Izdebski concludes that this drastic alteration of the rural landscape was due in part to the climatological change and unprecedented aridity, and in part to the new realities of Arab raids and the collapse of the frontier after the 7th c. As a result, a homogenous mode of cultivation and pattern of rural settlements that extended in the Late Roman period almost everywhere across Asia Minor disappeared, and a more diverse Early Medieval setting arose where different regions react differently to the change. The segmented rural landscape was divided after the 7th c. into general regions: the Southeast (Cappadocia and the SE Central Plateau), a vast frontier area and buffer zone for the war with the Arabs, underpopulated and underexploited; the Southwest (Pisidia and Lykia), where despite the abandonment of some urban sites a vivid network of villages survived following the Late Roman trends and where a major reorganization of agriculture towards cereal production and pastoralism took place; and the North (Paphlagonia and the Pontus), where animal husbandry becomes the predominant economic activity along with smaller pockets of cereal cultivation. The three proposed regions correlate with Ralph-Johannes Lilie’s system of different zones in Asia Minor according to the level of Arab threat that was first presented in the 1970s and later refined by Haldon and Brubaker.1 But Izdebski provides for the first time the needed evidence that converts the border zone system from a historical reconstruction to a demonstrable reaction to the difficult economic conditions in Asia Minor after the 7th c.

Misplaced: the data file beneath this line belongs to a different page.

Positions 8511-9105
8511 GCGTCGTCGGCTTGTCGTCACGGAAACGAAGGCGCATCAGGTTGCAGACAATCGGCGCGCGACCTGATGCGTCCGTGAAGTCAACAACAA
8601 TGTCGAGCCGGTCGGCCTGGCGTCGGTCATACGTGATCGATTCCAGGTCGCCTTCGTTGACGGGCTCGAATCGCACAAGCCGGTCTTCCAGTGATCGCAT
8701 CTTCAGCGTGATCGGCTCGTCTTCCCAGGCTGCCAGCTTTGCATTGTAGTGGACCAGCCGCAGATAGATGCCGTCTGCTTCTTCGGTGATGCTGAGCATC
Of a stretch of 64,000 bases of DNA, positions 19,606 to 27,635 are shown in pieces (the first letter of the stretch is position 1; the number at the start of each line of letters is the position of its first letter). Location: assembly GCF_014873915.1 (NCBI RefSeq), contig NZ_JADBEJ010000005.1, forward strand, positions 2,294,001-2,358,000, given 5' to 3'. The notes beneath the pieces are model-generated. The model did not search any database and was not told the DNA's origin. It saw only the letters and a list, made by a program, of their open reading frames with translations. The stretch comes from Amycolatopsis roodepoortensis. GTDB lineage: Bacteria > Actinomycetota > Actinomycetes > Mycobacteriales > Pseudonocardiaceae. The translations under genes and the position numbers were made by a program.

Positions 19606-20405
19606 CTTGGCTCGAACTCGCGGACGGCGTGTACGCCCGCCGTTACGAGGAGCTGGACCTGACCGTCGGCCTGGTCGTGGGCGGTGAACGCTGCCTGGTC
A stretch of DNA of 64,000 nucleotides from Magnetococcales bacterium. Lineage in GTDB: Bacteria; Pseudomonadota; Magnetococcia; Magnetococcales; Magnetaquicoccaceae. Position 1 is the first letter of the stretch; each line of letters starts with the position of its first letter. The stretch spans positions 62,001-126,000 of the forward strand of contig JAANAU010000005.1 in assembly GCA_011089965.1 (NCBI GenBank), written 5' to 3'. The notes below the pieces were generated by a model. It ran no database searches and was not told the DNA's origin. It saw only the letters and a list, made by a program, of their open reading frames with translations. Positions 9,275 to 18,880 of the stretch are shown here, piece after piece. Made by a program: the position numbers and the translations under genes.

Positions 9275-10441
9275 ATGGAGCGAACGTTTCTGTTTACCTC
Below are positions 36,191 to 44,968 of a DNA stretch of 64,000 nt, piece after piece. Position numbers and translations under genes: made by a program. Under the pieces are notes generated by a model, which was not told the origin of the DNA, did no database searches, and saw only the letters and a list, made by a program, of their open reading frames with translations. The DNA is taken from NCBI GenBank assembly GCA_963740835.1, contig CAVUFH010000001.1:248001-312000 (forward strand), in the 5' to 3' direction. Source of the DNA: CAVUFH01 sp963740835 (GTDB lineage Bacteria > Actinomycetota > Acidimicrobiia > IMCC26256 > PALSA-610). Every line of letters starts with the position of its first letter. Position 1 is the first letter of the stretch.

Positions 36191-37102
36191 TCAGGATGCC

Izdebski notes the recurring pattern of limited archaeological knowledge for the area, especially in regards to the Byzantine Early Medieval period. In this way he raises a crucial issue about the future of contemporary Byzantine archaeology and poses the question of how to move beyond the limitations of survey analysis. Although the author’s focus on the evidence from rural Asia Minor is justified, it is exactly the excavated material that sometimes questions this division of ‘urban’ against ‘rural’. One of the best excavated and extensively published Byzantine Early Medieval settlements of central Anatolia, the city of Amorium, could be considered ‘urban’ but would have been especially relevant to the discussion in its connection to rural agriculture. The highly organized and intensive wine production that was taking place in Amorium during the 8th c., among other evidence of agricultural activity, suggests equal importance alongside palaeoenvironmental data.2 Excavation material could have further helped to fill the gaps in Izdebski’s evidence. In addition, maps based on the survey and palynological data, like in the case of Phrygia, would have been helpful. Most of this evidence for the rural areas of Asia Minor can be found in reports usually published in Turkish. Probably owing to the language barrier, this valuable of material is mostly absent from the book. A good example is the extremely important church monuments of the 8th-9th c. that have been recently excavated in Bașara, a small village near Han in the Eskisehir region, at a locale that is not connected with any important city and most certainly was a rural settlement.3